“There must be twenty-five different people living inside me all the time…”

The second album from Joseph Arthur and his band has finally arrived, following four EPs that Arthur started releasing earlier this year. The album isn’t exactly what I expected after the EPs, which wandered around quite a lot stylistically and featured some experiments with electronic music. Temporary People is a full on rock album, however, with a 60’s hippie folk and psychedelic aesthetic fully updated by Arthur and his fellow musicians for the new century. Longtime Arthur fans looking for songs like “In The Sun” or “Honey And The Moon” might be disappointed, but if you’ve been following his career of late, you’ll know Arthur’s been rocking out for awhile now, though on this record, it feels like he’s on surer ground. The music sounds more tightly focused and less experimental and improvisational in general than it was on his last LP, Let’s Just Be. (Some might say less self-indulgent, too, though for the record, I did like the last album.) Instead of songs that turn into 20 minute jams, a more economical approach to songwriting has been applied here, though Arthur and his band still make room for some sweet guitar jams, as evidenced on the title track. This is Arthur’s most satisfying album in years, the capstone on a remarkably creative year for a great singer/songwriter. Standout cuts: “Temporary People,” “Faith,” “Sunrise Dolls” and “Turn You On.”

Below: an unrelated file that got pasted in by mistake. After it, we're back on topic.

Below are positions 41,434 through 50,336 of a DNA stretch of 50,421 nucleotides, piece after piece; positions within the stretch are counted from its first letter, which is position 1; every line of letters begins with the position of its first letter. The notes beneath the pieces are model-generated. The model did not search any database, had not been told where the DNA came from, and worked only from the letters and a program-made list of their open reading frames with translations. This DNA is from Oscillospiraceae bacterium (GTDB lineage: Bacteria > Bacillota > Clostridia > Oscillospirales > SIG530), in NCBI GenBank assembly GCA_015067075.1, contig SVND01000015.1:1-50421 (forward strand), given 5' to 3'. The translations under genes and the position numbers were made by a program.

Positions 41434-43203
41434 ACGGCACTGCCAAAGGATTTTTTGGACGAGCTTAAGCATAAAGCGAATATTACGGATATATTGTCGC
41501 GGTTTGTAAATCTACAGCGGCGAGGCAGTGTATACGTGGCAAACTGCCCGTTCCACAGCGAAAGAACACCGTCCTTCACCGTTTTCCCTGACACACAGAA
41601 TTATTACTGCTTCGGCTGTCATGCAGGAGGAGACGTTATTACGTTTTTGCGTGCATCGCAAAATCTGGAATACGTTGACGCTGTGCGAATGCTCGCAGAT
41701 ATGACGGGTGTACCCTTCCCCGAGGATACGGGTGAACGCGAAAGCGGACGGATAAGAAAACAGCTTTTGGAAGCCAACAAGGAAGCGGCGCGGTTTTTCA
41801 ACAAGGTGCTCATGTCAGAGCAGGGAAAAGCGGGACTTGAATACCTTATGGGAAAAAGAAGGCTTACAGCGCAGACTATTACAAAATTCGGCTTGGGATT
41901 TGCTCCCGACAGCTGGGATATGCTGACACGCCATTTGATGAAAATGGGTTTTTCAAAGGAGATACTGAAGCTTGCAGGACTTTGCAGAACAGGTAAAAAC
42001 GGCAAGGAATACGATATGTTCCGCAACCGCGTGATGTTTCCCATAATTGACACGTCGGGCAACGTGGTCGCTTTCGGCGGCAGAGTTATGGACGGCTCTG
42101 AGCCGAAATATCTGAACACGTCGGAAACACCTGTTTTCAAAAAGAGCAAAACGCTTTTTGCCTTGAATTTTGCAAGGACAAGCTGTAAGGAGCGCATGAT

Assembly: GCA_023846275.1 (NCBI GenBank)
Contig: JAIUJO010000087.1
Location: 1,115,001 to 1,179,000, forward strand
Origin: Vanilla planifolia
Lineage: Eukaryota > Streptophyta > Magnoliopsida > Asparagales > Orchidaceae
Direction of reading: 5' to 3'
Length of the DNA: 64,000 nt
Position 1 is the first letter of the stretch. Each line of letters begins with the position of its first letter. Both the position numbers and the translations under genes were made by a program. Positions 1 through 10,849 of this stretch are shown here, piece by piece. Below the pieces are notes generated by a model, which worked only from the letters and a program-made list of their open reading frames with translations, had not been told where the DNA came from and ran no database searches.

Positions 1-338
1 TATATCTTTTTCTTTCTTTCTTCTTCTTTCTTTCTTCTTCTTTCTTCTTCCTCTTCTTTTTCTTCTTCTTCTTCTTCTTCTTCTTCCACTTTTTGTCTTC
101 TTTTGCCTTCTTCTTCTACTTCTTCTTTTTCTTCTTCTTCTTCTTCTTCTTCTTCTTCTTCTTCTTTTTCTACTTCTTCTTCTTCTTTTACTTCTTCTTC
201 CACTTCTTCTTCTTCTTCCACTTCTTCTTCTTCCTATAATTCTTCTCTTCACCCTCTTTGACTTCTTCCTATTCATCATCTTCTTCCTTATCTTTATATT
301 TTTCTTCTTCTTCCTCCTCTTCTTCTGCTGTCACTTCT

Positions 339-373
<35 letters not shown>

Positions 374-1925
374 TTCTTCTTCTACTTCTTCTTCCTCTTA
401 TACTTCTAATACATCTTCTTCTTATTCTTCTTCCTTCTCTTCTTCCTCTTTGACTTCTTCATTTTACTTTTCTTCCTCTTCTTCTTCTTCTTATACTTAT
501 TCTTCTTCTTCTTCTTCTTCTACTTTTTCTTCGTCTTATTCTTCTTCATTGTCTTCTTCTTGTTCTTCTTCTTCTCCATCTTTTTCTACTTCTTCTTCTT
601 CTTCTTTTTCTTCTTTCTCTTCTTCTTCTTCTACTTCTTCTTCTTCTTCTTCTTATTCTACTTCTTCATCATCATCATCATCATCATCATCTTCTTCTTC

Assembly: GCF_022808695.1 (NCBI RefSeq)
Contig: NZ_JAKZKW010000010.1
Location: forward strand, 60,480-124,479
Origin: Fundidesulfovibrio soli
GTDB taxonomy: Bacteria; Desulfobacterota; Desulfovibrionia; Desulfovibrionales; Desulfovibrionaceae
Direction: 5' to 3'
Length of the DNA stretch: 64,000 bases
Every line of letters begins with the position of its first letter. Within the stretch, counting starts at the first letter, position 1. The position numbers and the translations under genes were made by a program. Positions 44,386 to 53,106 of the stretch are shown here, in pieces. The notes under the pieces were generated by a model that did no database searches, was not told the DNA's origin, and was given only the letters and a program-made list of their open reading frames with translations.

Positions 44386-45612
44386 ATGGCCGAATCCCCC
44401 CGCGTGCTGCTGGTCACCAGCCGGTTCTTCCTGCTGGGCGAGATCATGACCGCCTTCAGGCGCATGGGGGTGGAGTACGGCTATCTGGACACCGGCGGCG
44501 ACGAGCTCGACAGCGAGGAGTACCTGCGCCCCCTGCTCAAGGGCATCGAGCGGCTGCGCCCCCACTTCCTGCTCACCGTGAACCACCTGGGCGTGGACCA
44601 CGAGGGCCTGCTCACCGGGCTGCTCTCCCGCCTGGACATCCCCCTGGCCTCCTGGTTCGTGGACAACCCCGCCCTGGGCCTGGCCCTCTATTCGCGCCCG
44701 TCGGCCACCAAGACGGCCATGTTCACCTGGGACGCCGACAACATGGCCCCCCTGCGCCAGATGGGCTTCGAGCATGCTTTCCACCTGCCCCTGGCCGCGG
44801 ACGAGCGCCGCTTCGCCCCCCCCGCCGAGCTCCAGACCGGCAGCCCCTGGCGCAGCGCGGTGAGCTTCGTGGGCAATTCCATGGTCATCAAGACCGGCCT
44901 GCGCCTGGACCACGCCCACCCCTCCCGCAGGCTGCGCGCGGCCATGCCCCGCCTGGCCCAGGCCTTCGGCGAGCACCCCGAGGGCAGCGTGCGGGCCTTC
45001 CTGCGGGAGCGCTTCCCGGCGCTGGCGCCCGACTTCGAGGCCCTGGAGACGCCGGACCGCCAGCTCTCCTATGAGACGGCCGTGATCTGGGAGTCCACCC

kelleystoltzCircular Sounds, the fourth album from San Francisco based artist Kelley Stoltz, finds him partying like it’s 1969 (or so). As with his other albums, it’s mostly a one man show, with Stoltz playing the vast majority of the instruments himself. That said, Circular Sounds has a pretty full sound, with nothing much suggesting the low fi home recording style for which Stoltz has been known. The reference points for the music seem pretty clear, the Byrds, the Beatles, the Kinks and the Beach Boys among them, but Stoltz still manages to put his personal stamp on the genres that influence his songs. It’s actually a pretty delightful album, with a nice mix of psychedelic pop and garage rock material, and other points between. Standout cuts: “Tintinnabulation,” “Gardenia,” “When You Forget” and “Your Reverie.”